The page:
Hash functions are used for a variety of purposes in blockchain systems. Their benefit comes from the fact that they are guaranteed to be both collision resistant and one-way functions.

Collision resistance means that it should be infeasible to find two inputs to a hash function that produce the same output. While the Pigeonhole Principle guarantees that it is possible to find two such inputs (in fact, an infinite number of inputs produce the same output), a hash function should be designed so that the only way to guarantee that you find a match is to search the same number of inputs as there are possible outputs (which is a lot).

In order to be a cryptographically secure one-way function, hash functions must have a number of different properties. They not only need to be one-way functions but also must have a large state space (number of possible outputs) and be non-local (similar inputs produce dissimilar outputs).

As collision-resistant, one-way functions, hash functions are ideally suited to ensuring the integrity of data within a distributed digital ledger…[…] Read more »….




Cryptoasset Investing: Privacy & Taxes

The Efficient Approach to Investment in Cryptoassets

The innovative crypto investor knows maintaining full autonomy over their cryptoassets is crucial to long-term performance of their portfolio.

Let’s take a look at some interesting progressions on the front of taxation & privacy of blockchain transactions…

Taxation Strategy for Cryptoasset Capital Gains

When there are massive amounts of money being made, you can expect the government to be following to collect their share. Regardless of where you stand on the debate of taxation of cryptocurrency gains, this will be a crucial theme in 2018, especially as we approach April in the United States (and tax season elsewhere).

One of the innovative solutions to efficient tax strategy can be borrowed from a common transaction used in the real estate world.

Source: Crush Crypto — An Analysis of SALT

Rather than selling the underlying asset and realizing a capital gains event, which will ultimately run you about 30% in taxes off of the profit, one can borrow against that asset instead (in order to generate the CF they are seeking). By putting the crypto-asset in escrow and taking a loan out against the value of that asset, the investor avoids a taxable event. This is a great solution for individuals who have amassed sizeable gains but are looking to access fiat capital for any number of reasons.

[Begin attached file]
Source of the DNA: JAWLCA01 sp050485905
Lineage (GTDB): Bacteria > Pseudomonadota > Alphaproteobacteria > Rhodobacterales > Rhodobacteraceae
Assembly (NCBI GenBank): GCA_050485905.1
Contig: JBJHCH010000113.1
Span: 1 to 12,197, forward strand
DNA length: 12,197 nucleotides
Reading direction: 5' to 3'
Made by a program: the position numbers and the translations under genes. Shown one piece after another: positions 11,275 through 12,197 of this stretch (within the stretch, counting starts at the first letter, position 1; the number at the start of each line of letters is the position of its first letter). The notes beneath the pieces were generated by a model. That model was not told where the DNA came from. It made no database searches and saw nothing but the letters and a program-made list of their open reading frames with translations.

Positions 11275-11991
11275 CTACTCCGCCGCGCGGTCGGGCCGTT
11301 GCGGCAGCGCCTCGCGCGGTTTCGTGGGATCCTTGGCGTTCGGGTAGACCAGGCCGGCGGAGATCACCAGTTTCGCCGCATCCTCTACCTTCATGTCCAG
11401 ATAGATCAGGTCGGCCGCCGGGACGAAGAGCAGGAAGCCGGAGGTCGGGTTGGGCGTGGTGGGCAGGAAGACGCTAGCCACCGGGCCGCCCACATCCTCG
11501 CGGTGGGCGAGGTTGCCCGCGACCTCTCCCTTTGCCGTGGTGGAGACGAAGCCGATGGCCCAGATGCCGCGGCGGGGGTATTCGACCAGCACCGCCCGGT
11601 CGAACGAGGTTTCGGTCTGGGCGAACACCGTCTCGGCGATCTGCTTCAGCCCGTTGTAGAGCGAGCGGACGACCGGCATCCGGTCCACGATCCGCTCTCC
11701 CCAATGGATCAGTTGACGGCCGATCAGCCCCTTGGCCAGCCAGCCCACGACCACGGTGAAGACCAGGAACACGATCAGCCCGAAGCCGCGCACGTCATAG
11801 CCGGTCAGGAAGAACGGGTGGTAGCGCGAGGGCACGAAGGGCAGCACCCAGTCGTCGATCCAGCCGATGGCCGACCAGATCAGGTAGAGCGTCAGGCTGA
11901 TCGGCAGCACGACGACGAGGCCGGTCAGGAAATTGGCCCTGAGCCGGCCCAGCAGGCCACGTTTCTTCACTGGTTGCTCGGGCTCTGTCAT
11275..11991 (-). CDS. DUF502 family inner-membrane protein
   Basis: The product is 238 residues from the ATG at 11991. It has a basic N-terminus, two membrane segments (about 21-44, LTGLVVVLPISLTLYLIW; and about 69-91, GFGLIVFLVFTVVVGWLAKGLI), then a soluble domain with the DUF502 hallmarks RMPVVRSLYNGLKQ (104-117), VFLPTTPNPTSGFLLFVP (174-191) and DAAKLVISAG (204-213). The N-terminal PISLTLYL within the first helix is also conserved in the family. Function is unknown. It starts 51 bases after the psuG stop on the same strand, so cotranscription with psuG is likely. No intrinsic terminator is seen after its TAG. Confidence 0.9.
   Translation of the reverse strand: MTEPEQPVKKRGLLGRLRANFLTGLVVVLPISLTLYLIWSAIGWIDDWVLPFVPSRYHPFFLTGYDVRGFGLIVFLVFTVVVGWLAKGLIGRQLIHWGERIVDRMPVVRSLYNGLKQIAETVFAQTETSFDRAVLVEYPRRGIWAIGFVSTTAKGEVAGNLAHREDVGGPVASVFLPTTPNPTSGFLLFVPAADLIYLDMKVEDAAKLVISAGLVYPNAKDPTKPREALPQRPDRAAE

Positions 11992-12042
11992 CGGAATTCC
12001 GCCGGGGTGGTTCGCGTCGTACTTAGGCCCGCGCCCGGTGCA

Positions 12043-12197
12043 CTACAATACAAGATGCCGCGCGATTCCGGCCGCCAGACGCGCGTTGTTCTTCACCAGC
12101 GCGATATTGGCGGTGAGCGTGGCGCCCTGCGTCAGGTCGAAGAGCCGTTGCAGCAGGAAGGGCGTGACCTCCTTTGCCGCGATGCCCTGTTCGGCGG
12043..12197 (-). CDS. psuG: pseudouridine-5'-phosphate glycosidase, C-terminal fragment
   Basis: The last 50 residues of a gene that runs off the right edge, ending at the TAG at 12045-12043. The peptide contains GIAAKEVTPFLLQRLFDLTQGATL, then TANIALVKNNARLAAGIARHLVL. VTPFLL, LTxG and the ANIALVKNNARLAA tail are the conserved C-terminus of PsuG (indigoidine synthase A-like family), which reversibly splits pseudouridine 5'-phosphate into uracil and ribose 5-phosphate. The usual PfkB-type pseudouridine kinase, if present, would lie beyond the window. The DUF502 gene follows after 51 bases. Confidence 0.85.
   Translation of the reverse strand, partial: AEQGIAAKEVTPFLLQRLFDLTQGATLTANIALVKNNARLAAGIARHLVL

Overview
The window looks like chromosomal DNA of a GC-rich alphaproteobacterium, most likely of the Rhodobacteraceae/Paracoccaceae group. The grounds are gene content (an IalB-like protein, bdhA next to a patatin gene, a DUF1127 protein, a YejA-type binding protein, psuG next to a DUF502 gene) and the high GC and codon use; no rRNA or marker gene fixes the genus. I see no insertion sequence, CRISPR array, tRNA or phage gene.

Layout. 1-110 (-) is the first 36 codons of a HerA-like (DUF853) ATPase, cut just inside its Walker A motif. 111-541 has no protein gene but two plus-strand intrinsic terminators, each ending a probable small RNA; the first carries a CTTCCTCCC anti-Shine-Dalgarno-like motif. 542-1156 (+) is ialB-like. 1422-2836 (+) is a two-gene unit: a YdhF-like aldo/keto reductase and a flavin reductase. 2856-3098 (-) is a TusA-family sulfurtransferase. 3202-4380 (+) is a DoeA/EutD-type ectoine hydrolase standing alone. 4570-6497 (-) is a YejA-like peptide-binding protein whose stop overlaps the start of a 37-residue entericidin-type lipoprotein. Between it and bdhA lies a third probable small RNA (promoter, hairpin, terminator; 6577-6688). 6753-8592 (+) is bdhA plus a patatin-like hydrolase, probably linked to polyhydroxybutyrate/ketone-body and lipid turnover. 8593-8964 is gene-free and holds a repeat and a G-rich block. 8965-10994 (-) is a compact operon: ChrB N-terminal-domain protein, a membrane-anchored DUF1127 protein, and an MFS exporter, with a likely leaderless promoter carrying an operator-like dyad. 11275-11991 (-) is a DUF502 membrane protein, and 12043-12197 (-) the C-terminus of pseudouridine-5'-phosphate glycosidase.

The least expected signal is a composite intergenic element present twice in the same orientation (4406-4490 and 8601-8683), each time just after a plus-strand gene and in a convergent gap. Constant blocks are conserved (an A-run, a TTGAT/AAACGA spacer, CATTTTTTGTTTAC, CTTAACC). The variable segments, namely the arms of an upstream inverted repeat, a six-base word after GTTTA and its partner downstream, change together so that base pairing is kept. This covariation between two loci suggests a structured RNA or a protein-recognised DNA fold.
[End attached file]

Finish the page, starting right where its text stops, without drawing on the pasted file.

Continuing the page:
Now this sounds great and all but can anyone actually do this?

Up until now, there have been very few traditional lenders willing to loan against the value of crypto-assets. Enter SALT Lending (SALT). The following overview is from SALT’s newly-launched platform: “SALT lets you leverage your blockchain assets to secure cash loans. We make it easy to get money without having to sell your favorite investment”.

Privacy of Blockchain Transactions

One of the alluring features of crypto-assets to early adopters was the privacy of transactions. Being able to send and receive transactions off the radar from traditional regulators resulted in black market behavior, however it also served practical applications for users who were not using the privacy for illicit purposes.

As the infrastructure of the crypto industry has been built, gradually the built-in privacy features of coins like Bitcoin have been eroded.

Why exactly did that occur?

Well for individuals in the US, the easiest way to purchase cryptocurrency is through an exchange like CoinBase. In order to open an account and purchase any crypto, the user needs to provide a fair amount of personal information. Such information can and will be used to identify and track users’ capital. This results in a trade-off between ease of use (convenience) and privacy.

Privacy will be a central theme for 2018. Decentralized Blockchains with native crypto-assets should continue to thrive. As users begin to value the feature of a fully private blockchain, there will be a natural flow of capital into privacy-centric assets.

Although there are a number of other privacy centric crypto-assets, Monero (XMR) is my personal favorite at the moment. By using ring signatures and one-off public wallet addresses, Monero ensures that both the user sending and receiving a transaction do not have information related to the transaction stored on the public blockchain which can be traced back. For those of you looking to dig a little deeper, check out this piece on “How Monero’s Privacy Works”.

Source:BTC Manager